- News &
DENVER — Responding to the Fish and Wildlife Service’s proposal today to protect the Graham’s beardtongue (Penstemon grahamii) as a threatened species under the Endangered Species Act, a coalition of conservation groups applauded the proposal and urged the government to follow through as quickly as possible because threats from oil and gas drilling are mounting. Graham’s beardtongue is a rare wildflower found only on oil shale outcrops in the Uinta Basin of Utah and northeastern Colorado. The Fish and Wildlife Service estimates there are only 6200 individual plants left. Graham’s beardtongue first became an official Candidate for Endangered Species Act protection in 1975.
“It’s a good day for plants when something like this happens,” said Dr. Leila Shultz of Utah State University, who spent two seasons inventorying Graham’s beardtongue in the late 1970s and early 1980s. “The plant itself is a unique biological resource that we shouldn’t lose from our ecosystem. It’s an indicator of a special habitat.”
“Graham’s beardtongue is finally moving toward the protection it desperately needs after thirty years of waiting,” said Erin Robertson, staff biologist at Center for Native Ecosystems. “Time is of the essence to protect this beautiful wildflower, and this is what the Endangered Species Act was made for.”
Concerned about increasing drilling in the wildflower’s habitat, Center for Native Ecosystems (Denver), Utah Native Plant Society (Salt Lake City), Colorado Native Plant Society (Fort Collins), Southern Utah Wilderness Alliance (Salt Lake City), and American Lands Alliance (Washington, D.C.) formally petitioned the Service to protect Graham’s beardtongue under the Act in 2002. After the Service ignored the petition, the coalition filed suit in 2003. The Fish and Wildlife Service announcement today was prompted by a court settlement reached in September. The Environmental Law Clinical Partnership at the University of Denver College of Law represented the conservation groups in the lawsuit.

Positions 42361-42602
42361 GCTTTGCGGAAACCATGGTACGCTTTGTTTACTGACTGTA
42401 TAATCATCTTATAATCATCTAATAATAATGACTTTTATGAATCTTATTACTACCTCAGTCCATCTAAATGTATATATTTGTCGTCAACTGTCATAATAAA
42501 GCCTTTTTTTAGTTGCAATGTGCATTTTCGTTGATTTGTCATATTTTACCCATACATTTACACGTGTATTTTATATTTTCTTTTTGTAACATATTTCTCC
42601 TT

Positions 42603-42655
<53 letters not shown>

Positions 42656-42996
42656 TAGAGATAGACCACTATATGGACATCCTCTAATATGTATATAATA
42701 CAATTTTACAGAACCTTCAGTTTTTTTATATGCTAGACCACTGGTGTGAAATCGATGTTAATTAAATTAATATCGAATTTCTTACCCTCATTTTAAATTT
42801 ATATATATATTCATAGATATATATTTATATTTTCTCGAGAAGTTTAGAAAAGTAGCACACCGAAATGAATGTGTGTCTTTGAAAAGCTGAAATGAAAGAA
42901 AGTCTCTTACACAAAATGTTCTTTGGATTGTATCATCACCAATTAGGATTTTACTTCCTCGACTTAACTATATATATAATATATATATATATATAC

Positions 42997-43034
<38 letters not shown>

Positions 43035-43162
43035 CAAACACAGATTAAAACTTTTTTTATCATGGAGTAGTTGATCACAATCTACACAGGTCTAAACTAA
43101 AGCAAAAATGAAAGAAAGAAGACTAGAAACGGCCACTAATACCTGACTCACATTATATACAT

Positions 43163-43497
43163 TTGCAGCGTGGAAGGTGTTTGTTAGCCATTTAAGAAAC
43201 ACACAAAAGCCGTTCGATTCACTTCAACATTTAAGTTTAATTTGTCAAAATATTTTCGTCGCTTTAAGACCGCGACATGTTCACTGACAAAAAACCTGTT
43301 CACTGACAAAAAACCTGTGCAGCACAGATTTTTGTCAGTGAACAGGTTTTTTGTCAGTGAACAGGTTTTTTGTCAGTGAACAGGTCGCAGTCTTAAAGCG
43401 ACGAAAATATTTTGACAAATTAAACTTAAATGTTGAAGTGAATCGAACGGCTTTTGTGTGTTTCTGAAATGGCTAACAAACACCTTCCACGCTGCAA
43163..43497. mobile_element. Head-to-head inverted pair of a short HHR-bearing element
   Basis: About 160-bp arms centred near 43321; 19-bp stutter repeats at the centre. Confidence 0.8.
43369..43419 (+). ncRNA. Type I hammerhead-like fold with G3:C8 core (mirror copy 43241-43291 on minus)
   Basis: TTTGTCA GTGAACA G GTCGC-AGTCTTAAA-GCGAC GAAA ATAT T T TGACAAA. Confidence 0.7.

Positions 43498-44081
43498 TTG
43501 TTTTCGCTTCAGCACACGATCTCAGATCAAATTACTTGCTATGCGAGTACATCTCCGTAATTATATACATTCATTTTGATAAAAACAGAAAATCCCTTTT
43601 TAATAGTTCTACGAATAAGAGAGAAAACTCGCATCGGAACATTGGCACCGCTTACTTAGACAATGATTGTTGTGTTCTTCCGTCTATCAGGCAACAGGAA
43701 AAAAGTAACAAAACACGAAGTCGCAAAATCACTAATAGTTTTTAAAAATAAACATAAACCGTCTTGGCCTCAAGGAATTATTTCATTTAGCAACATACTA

"As energy development in the region rapidly progresses, the listing of this wildflower and the designation of its critical habitat will help to ensure that conflicts are avoided and that its habitat is not inadvertently destroyed,” said Tony Frates of the Utah Native Plant Society.
The listing proposal announced today also includes 3,500 acres of critical habitat for the wildflower, almost all of it in northeastern Utah. Most of this proposed critical habitat is found on Bureau of Land Management land. 422 acres are on state land and 464 acres are on private land. This habitat includes the current surviving populations as well as habitat designed to allow for recovery.
“The Uinta Basin is home to many rare wildflowers that are a part of Colorado’s unique natural heritage,” said Dave Anderson, Vice President of the Colorado Native Plant Society. “We are relieved to see that the Fish and Wildlife Service recognizes the threats these special plants are facing and is doing something about it in the case of Graham’s beardtongue.”
The Uinta Basin is already under intense pressure from oil and gas drilling, and the Bush administration is rushing to approve commercial mining of oil shale and tar sands in the Basin. The BLM refers to the Basin as “Utah’s Oil Patch.”
The Service is taking public comment on the proposal until March 20th, and is under court order to make a final determination by December 2006. “It’s about time that this incredible wildflower is protected,” said Steve Bloch, Staff Attorney with Southern Utah Wilderness Alliance. “We look forward to a final listing rule soon.”